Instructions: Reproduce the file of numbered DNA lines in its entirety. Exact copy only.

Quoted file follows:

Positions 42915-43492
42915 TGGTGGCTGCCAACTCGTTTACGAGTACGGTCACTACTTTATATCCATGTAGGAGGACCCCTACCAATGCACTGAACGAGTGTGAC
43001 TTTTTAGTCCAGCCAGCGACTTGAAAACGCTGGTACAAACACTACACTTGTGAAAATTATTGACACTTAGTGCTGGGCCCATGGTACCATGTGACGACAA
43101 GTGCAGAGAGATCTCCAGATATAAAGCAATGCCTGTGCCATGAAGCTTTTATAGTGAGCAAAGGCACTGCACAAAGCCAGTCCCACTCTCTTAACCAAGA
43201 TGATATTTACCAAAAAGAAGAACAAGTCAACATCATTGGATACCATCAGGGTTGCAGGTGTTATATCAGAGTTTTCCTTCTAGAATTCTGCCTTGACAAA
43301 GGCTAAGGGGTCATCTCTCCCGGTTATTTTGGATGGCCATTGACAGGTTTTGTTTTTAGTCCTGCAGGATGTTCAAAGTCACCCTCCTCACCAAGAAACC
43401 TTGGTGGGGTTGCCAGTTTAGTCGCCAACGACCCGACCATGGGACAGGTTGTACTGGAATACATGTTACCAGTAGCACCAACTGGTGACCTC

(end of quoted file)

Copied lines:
Positions 42915-43492
42915 TGGTGGCTGCCAACTCGTTTACGAGTACGGTCACTACTTTATATCCATGTAGGAGGACCCCTACCAATGCACTGAACGAGTGTGAC
43001 TTTTTAGTCCAGCCAGCGACTTGAAAACGCTGGTACAAACACTACACTTGTGAAAATTATTGACACTTAGTGCTGGGCCCATGGTACCATGTGACGACAA
43101 GTGCAGAGAGATCTCCAGATATAAAGCAATGCCTGTGCCATGAAGCTTTTATAGTGAGCAAAGGCACTGCACAAAGCCAGTCCCACTCTCTTAACCAAGA
43201 TGATATTTACCAAAAAGAAGAACAAGTCAACATCATTGGATACCATCAGGGTTGCAGGTGTTATATCAGAGTTTTCCTTCTAGAATTCTGCCTTGACAAA
43301 GGCTAAGGGGTCATCTCTCCCGGTTATTTTGGATGGCCATTGACAGGTTTTGTTTTTAGTCCTGCAGGATGTTCAAAGTCACCCTCCTCACCAAGAAACC
43401 TTGGTGGGGTTGCCAGTTTAGTCGCCAACGACCCGACCATGGGACAGGTTGTACTGGAATACATGTTACCAGTAGCACCAACTGGTGACCTC